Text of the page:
The employee showed the video to the mayor, who had been included in all reporting sent to the regulatory agencies, and assumed they were OK with what was done due to their response and the fact that they were notified of exactly what happened. There is no indication that the complainant made any official complaint or shared the video until reporting the event Chautauqua County Health Department, one year and four months after the incident happened. Upon seeing the video and hearing the complainant's allegations, the EPA and DEC started an investigation into the issue. In early November 2015, I, as well as several other village employees were questioned by investigators. My statement to them was the exact same statement I have made here. Prior to sentencing, I had the opportunity to review statements made to state and federal investigators by those questioned. While the majority of the statements closely resemble what I have said, there were some differences including a false allegation that there was another, identical incident that happened a few weeks later. This alleged second incident never happened, and all others interviewed, including those allegedly present for the event, confirmed that it did not happen. Allegations were also reported that on both incidents, kids were swimming in the creek. That allegation is contradicted by every person who was there, with the exception of one person. Every other employee that was there said there were no people in the creek at all on June 13, 2014, during this incident, and of course the second alleged incident never happened.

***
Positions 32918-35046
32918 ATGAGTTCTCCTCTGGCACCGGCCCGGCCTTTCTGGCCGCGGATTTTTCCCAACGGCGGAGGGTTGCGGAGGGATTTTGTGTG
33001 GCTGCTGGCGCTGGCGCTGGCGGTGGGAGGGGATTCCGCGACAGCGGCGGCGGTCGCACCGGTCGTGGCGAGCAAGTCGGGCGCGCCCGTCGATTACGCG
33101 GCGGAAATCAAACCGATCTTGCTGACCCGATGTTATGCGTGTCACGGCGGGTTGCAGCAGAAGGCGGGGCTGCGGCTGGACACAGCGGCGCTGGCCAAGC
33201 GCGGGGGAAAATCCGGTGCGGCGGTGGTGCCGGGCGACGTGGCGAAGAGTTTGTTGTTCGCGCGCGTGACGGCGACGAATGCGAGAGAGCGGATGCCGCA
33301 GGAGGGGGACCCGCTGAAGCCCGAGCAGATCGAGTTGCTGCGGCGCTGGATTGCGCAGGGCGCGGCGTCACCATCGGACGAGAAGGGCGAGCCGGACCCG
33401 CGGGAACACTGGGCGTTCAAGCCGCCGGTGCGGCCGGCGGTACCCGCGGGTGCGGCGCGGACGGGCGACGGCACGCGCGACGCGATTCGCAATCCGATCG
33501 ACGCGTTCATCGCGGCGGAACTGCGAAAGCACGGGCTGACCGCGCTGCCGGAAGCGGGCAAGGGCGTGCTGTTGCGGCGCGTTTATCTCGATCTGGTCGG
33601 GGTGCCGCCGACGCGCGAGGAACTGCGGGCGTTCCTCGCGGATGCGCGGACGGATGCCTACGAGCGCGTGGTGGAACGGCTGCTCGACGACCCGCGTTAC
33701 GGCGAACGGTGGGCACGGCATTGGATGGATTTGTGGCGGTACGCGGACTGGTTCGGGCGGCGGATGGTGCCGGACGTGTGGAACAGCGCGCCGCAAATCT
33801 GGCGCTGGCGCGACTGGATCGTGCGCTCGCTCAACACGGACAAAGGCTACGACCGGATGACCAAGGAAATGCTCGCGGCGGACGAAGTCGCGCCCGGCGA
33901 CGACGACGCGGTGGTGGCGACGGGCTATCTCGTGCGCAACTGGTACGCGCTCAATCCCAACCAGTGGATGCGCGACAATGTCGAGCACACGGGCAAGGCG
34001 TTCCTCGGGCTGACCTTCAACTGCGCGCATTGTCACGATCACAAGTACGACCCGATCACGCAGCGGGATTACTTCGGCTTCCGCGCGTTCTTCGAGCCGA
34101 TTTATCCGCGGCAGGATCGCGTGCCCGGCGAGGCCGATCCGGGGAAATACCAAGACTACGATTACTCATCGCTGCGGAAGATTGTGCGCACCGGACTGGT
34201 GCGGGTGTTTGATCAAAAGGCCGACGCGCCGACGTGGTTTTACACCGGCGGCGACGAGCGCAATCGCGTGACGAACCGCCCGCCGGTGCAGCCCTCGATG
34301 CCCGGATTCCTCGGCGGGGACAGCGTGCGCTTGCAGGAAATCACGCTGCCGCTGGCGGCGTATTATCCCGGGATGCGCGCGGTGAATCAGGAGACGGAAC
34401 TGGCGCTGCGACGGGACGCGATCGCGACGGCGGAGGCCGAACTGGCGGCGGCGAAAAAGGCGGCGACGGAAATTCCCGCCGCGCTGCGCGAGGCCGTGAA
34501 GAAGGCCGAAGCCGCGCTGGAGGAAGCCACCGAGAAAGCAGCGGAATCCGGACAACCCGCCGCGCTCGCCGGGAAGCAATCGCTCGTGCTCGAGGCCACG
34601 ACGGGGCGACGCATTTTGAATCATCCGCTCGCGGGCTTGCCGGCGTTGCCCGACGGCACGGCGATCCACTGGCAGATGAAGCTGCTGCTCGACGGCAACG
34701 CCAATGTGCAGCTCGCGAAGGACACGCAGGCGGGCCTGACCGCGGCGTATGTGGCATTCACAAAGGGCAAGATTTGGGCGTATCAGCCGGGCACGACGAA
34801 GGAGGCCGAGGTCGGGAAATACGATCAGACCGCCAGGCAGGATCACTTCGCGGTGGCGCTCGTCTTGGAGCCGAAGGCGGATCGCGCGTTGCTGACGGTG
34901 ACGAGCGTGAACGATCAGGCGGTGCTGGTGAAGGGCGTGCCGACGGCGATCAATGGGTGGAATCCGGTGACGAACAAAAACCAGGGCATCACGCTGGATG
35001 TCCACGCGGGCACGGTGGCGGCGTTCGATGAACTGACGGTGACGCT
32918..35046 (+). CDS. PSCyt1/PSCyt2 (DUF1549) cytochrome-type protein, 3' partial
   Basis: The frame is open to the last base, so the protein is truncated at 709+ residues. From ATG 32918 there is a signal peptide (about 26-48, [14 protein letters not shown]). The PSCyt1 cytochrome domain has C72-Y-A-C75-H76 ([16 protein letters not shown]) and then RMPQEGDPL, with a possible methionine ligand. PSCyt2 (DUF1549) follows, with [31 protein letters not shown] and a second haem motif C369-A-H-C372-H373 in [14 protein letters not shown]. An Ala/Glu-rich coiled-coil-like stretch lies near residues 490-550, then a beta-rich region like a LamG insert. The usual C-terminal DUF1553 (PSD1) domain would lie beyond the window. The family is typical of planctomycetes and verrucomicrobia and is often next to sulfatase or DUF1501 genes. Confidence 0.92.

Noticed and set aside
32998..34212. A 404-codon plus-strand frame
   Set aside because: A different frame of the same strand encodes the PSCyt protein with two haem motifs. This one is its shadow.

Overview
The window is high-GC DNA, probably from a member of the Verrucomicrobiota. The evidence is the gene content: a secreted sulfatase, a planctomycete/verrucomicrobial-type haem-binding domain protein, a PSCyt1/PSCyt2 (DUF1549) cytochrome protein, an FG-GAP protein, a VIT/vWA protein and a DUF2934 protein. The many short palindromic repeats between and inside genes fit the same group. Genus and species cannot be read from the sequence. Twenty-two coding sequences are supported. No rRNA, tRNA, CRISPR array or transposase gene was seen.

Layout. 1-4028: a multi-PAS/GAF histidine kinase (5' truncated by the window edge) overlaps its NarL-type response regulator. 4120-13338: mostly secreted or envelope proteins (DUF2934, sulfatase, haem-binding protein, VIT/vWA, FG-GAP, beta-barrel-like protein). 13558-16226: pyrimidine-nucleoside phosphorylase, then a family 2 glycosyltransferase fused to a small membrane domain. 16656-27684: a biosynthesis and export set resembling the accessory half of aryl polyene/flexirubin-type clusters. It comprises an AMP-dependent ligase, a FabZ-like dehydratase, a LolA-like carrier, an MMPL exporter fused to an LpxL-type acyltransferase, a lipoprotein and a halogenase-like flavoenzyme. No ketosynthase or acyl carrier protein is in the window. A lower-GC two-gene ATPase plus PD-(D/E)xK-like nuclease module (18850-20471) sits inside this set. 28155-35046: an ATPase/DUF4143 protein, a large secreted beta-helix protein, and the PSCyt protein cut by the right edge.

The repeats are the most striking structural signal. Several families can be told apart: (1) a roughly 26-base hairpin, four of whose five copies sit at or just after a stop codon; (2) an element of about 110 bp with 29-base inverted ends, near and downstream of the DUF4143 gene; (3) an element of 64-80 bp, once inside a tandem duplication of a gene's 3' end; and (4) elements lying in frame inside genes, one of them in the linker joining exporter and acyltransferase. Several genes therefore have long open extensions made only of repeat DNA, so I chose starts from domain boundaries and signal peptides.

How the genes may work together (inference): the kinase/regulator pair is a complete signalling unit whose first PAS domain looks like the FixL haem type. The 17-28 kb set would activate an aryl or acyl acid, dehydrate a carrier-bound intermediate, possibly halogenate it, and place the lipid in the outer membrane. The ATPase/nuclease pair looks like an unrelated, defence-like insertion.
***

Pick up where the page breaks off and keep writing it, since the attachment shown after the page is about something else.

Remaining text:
The U.S. Attorney's Office still decided to pursue legal action in this case. They originally threatened to pursue multiple felony charges, but after reviewing additional facts and information, including inconsistencies between the allegations and witness statements, decided to offer a plea agreement. The offer was a misdemeanor charge, a negligent violation. They would only seek a fine and a short probation term. My legal counsel advised me to take the agreement, as they felt it was the best route for several reasons.